On a sliding scale of difficulty, it has been impossible to get Dem partisans to accept that the GOP gains in the Senate meant that a maximally partisan strategy was no longer feasible. The “blue wave” meant they get what they want.

    Not that they have to collaborate with “Nazis,” ie, Republicans.

  14. James Joyner says:

    @Blue Galangal:

    why is it the Democrats’ responsibility to “play fair” under current circumstances?

    I’m not arguing for “fair play” but representative democracy. I’m all for Pelosi shutting down actual Republican shenanigans. But these were seemingly legitimate amendments that peeled off significant Democratic support—one from literally every Democrat in the House.

  15. James Joyner says:

    @Not the IT Dept.:

    Merrick Garland was an ideologue??? WTF, James? On what planet?

    I was making precisely the opposite point. Given that there was a Republican majority in the Senate, an election was a year away, and the opening was to replace a conservative ideologue, I would have supported McConnell playing hardball to stop Obama appointing, say, another Ruth Bader Ginsburg or Elena Kagan. But Obama instead appointed a moderate—one originally appointed to the Federal bench by a Republican President, no less—and should therefore have not only been given a hearing and up-or-down vote but, absent some Kavanaugh-like revelations, easily confirmed to the seat.

  16. Michael Reynolds says:

    @James Joyner:
    Representative democracy is not direct democracy, it is not about elected representatives slavishly obeying their constituents, rather it is about electing someone to lead the way forward. You can’t lead if all you see is in a rear-view mirror. You lead by going where most people don’t know to go.

  17. James Joyner says:

    @Michael Reynolds: I agree, at least in the abstract. Representatives owe their constituents their judgment, and sometimes that means casting votes in favor of their long-term interests rather than their short-term desires. But that doesn’t seem to be what Pelosi is arguing for here. Rather, she seems to be irritated that Republicans got to score points with some popular amendments.

    If Pelosi were demanding that red district Dems suck it up and vote for Medicare-for-All, for example, I’d see her point. That’s a cornerstone principle of the party and almost certainly the direction the country will ultimately head.

  18. Moosebreath says:

    @James Joyner:

    This discussion reminds me of some with Steven Taylor a while back, where he argued that the Democrats should not sink to Republicans’ level on political tactics. He never really addressed the rejoinder that if Republicans make gains by flouting traditional norms, and Democrats lose by refusing to violate norms, what incentive do Republicans have to stop violating norms, whereas if Republicans lose some battles because Democrats also violate norms, Republicans may see that violating norms is not cost-free. Perhaps you should view Blue Galangal’s comments as a continuation of that argument.

  19. DrDaveT says:

    @James Joyner:

    But I’m actually arguing just the opposite—that Republicans ought not do that going forward, specifically with regard to Trump.

    And lions should lie down with lambs, and we should all obey the Golden Rule, and Make Love Not War.

    Now, back to reality… At the moment, voting with Trump against America is what makes them Republicans. If they weren’t Republicans, they wouldn’t be doing it, and if they don’t do it they won’t get to remain in office. There is no representation of constituency interests here; there is only pandering and pants-wetting. And yet you argue that this is somehow the time for Nancy Pelosi to slacken off on the party discipline? Seriously?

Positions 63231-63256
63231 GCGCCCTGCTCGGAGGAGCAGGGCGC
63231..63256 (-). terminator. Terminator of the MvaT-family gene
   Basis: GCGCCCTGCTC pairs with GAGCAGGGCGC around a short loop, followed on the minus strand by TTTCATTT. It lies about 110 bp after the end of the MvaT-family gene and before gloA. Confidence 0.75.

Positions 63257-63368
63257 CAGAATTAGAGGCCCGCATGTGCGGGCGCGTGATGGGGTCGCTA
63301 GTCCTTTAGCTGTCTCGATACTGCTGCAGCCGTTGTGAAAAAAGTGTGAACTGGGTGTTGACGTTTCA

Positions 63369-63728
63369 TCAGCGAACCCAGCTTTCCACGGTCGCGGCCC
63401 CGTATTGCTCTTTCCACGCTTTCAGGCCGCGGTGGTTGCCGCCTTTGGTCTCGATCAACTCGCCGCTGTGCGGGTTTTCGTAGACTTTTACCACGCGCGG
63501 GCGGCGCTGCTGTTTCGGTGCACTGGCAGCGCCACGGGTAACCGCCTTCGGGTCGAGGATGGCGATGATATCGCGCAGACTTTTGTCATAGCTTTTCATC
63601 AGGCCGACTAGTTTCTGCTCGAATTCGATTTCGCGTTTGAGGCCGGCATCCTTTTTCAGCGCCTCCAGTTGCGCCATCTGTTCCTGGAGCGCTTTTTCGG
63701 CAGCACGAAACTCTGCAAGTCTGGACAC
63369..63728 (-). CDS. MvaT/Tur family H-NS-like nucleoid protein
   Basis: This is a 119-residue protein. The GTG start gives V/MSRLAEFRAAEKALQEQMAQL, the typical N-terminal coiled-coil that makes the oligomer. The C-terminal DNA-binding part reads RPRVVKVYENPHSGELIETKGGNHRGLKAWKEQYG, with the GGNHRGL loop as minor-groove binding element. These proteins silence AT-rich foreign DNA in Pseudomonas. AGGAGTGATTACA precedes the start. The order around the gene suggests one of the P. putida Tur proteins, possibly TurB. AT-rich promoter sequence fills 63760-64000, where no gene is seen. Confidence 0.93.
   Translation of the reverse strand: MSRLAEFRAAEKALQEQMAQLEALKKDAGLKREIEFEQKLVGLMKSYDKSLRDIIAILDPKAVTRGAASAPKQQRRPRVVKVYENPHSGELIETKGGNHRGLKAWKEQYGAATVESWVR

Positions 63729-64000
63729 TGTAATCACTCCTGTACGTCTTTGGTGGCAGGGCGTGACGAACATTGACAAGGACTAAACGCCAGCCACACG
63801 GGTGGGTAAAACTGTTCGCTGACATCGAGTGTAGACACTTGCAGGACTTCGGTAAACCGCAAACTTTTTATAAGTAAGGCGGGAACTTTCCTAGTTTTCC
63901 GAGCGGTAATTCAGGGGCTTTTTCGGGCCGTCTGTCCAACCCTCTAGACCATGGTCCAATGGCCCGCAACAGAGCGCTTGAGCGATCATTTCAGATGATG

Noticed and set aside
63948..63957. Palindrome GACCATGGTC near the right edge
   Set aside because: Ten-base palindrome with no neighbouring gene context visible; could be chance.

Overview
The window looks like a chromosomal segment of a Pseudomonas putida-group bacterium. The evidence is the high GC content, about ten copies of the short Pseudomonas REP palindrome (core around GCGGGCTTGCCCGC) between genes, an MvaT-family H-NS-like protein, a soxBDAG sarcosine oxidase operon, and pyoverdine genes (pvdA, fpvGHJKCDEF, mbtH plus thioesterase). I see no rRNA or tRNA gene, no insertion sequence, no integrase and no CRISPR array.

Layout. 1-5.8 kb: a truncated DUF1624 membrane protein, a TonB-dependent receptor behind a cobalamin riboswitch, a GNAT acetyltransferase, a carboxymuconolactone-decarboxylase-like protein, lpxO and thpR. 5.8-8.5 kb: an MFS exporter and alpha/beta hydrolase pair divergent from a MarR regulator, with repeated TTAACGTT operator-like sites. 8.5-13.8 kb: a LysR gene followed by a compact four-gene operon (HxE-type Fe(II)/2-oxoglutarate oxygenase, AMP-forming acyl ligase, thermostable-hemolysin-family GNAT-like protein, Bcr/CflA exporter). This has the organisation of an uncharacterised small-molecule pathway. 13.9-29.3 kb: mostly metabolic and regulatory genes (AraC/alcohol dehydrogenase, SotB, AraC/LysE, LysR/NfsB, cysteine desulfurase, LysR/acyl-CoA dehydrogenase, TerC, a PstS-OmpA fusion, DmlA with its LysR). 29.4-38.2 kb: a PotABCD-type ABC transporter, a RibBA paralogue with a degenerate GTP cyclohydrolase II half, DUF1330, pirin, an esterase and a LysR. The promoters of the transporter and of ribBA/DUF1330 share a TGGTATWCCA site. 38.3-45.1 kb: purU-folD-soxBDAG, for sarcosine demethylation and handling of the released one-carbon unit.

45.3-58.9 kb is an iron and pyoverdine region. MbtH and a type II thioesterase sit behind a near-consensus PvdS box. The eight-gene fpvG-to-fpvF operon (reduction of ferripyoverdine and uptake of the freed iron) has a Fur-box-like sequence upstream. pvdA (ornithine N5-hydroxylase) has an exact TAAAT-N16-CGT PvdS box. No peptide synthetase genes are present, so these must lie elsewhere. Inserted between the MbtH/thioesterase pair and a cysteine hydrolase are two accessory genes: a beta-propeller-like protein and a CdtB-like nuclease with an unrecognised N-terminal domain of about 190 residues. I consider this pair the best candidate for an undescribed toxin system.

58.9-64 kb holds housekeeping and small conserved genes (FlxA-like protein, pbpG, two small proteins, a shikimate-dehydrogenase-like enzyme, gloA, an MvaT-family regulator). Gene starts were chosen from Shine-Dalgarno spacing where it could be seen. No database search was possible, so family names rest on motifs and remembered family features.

20. James Pearce says:

    @Michael Reynolds:

    it is not about elected representatives slavishly obeying their constituents, rather it is about electing someone to lead the way forward.

    No, pretty sure than when elected representatives obey their constituents, it’s by definition a representative democracy. When you elect a strong leader to “lead the way forward” it’s something else.

    Don’t the “far-flung districts that have wildly different cultures, interests, and concerns” deserve some level of self-determination and autonomy? Or must we all do what the Home Office says?

  21. Kathy says:

    @Michael Reynolds:

    I’d argue you lead by convincing people where they really ought to want to go.

    But if we had a direct participatory democracy, like the Roman Republic did, we’d have far fewer, and simpler, laws. I mean, how often can you get even a small percentage of the electorate to vote on a law?

    Laws would also be much worse. Had someone held a referendum on banning Muslims from entering the US right after 9/11, I’d bet it would have had a high chance of passing.

    Leaders are also supposed to be able to foresee some consequences of a law or policy.

  22. the Q says:

    I guess the liberal Dems just can’t stand prosperity…win big in 1992….get hammered in 1994 and lose Congress for the first time since Babe Ruth was a Yankee. Win big in 2008, get destroyed in 2010…..get a historic mid term win in 2018….and now it will be another blow out for the GOP if we follow our stupid pattern.

    Why don’t some of you take a look at the districts the 26 Dems are from….lets take Jim Costa for example from the central valley farm area of California. The Dems have been propping this guy up for years now since his district is a toss up. The ill fated bullet train started in Merced in his district as a payoff for his Obama care vote. It makes me sick to think that we could lose him should some redneck gun nut in his district accuse him of coddling “mexican illegal gun toting murderers”.

    When will we learn that not every Dem district is blue blue blue. And its infinitely preferable to have a Dem that you don’t like over a wingnut you don’t like.

    Many Dems disliked Hillary…but of course would be happier than a pig in sh it it she were President right now. Again, lets not eat our own.

    In 2020, we need to sustain the gains we made. If a Dem has to vote against a third trimester abortion bill but will vote for extending Obamacare or increasing the minimum wage, what’s the big deal? The point is to destroy the Republican party forever and to get Trump out of office.

    Turning in illegals who are trying to buy guns to ICE is a mortal sin?????? Pure lunacy and the reason we can’t bury the dipschite GOP once and for all.

  23. Cheryl Rofer says:

    A Republican arguing in favor of representative democracy!

    [breathe, hiccup]